The biggest piece of the pie with be $40 million for a municipal “resilience” grant program,… More
Making Economic Arguments to Reduce GHG Releases: Senator Markey Releases a Report on Methane Leaks From Gas Distribution Lines
Two years ago, when I participated in a D.C. fly-in with a renewable energy group, we were instructed not to use the words “climate change.” Instead, we were told to focus on “growing the clean energy economy.” The push to frame the climate debate in economic terms continues. This week, Senator Markey released a report asserting that, in Massachusetts alone in 2011, 69 billion cubic feet of natural gas was released from gas distribution lines. … More
It was a busy week on the climate change front in Boston. First, RGGI announced a new Model Rule. Under the new Model Rule, summarized here, the 2014 cap would be reduced by 45%, from 165 million tons to 91 million tons. Because such a sharp decrease in allowances will be expected to cause an increase in allowance prices, RGGI has now provided a safety valve,… More
The Massachusetts DPU Approves the Cape Wind NSTAR Contract: Do I Feel Wind At The End Of The Tunnel?
On Monday, the Massachusetts DPU gave an early holiday present to Cape Wind, by approving the power purchase agreement it entered into with NSTAR. When the 27.5% of Cape Wind represented by this PPA is added to the 50% included in the National Grid PPA, it is looking more and more as though Cape Wind will actually make it to the finish line.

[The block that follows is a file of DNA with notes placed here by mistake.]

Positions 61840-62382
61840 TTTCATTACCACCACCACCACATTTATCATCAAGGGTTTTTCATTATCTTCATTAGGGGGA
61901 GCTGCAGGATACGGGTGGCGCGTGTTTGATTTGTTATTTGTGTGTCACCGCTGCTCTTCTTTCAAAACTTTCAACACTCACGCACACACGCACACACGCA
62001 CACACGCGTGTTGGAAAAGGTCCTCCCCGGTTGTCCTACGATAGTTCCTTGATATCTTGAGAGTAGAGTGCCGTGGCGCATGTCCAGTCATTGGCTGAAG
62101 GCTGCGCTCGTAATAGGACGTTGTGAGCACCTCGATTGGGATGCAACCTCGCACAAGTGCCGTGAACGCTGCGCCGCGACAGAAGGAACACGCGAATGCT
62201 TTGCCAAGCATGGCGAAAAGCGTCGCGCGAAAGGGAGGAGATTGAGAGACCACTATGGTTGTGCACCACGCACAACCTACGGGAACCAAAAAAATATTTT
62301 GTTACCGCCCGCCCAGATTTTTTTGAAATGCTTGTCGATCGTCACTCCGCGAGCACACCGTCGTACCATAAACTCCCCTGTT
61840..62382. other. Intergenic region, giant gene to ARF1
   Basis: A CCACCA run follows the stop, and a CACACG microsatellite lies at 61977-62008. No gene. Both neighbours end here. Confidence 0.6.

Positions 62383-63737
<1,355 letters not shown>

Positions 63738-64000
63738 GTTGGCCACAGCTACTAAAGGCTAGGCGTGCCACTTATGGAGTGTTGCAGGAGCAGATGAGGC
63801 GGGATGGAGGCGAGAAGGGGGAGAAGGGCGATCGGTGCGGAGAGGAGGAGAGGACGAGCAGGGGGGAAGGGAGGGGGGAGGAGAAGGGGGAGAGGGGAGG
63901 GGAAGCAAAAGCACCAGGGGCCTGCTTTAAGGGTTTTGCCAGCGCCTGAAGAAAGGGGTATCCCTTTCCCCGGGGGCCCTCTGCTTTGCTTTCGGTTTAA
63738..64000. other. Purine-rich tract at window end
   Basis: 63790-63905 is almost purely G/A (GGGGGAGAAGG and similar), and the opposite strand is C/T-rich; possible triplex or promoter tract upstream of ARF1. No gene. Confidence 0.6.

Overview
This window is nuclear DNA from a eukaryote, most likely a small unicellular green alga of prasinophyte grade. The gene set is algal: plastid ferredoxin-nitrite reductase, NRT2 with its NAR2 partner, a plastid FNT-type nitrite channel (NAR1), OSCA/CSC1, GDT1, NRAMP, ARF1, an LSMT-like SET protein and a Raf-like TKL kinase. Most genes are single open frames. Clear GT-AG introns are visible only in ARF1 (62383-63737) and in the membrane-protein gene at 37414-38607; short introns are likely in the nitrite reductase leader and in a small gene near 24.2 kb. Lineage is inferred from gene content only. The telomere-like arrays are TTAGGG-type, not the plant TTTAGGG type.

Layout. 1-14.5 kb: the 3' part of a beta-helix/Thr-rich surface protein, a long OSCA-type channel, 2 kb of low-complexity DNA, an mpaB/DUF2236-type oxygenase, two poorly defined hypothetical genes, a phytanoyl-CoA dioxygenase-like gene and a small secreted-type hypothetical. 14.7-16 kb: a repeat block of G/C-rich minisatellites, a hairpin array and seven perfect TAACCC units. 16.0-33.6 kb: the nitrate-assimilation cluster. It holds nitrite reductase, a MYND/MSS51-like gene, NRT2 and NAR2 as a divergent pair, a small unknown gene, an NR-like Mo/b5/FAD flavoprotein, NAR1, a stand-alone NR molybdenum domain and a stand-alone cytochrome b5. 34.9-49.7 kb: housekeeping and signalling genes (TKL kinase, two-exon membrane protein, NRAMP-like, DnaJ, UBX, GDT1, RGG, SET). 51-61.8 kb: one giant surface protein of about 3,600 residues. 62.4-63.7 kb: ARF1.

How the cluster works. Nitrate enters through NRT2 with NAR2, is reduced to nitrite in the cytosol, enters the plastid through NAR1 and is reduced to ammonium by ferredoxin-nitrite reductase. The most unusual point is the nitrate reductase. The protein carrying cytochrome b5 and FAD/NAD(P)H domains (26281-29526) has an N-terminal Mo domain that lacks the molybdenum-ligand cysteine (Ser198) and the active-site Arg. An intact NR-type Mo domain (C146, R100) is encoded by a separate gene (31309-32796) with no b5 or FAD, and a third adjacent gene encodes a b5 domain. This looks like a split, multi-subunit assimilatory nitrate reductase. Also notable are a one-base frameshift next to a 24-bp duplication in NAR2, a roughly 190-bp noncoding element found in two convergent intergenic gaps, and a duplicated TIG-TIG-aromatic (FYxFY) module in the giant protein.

As a follow-up to my post earlier this month on BOEM’s release of the Environmental Assessment for the Massachusetts Wind Energy Area, I just thought that I would note that, according to Daily Environment Report, Maureen Bornholdt of BOEM announced earlier this week at a public hearing on the EA that BOEM expects to start auctioning leases for the WEA by the fall of 2013. … More
E&E News reported yesterday that the U.S. Conference of Mayors has requested a “moratorium” on Clean Water Act enforcement of stormwater limitations on municipalities. The report makes clear that the Mayors avoided an attack on either the CWA or the current EPA administration. Moreover, they acknowledged that there is still “much to be done to protect our water resources.”
Why the moratorium request, then? Two words – they’re broke. One of the mayors who spoke was Michael Bissonnette of Chicopee,… More
Here’s a Suprise — A Cap-and-Trade System For Nutrients Would Substantially Decrease the Cost of Nutrient Reductions in Chesapeake Bay
Yesterday, the Chesapeake Bay Commission released a study showing that implementation of a nutrient trading system would dramatically reduce the cost to achieve nutrient reductions in Chesapeake Bay.
Pardon me if I seem to be posting a lot of dog bites man stories recently.
Although it should not come as a surprise that a trading system would permit nutrient reductions to be attained most cost-effectively,… More
On Friday, E&E News reported that EPA had – for the fifth time – missed its deadline for proposing regulations governing stormwater discharge from post-construction activities. Apparently, EPA and the Chesapeake Bay Foundation, which was the plaintiff in the original litigation, are negotiating a new deadline. Good luck with that.
Last week, the Geneva Association, which describes itself as “the leading international insurance think tank for strategically important insurance and risk management issues,” issued a report entitled “Extreme events and insurance: 2011 annus horribilis.” Quick take-away? Insurance losses are growing. Why? While there were large earthquakes in 2011, the bigger long-term concerns are extreme weather events and an increasing number of people and resources located in areas subject to such events.… More
Does Energy Efficient Technology Make Buildings More Energy Efficient? The Answer May Not Be So Obvious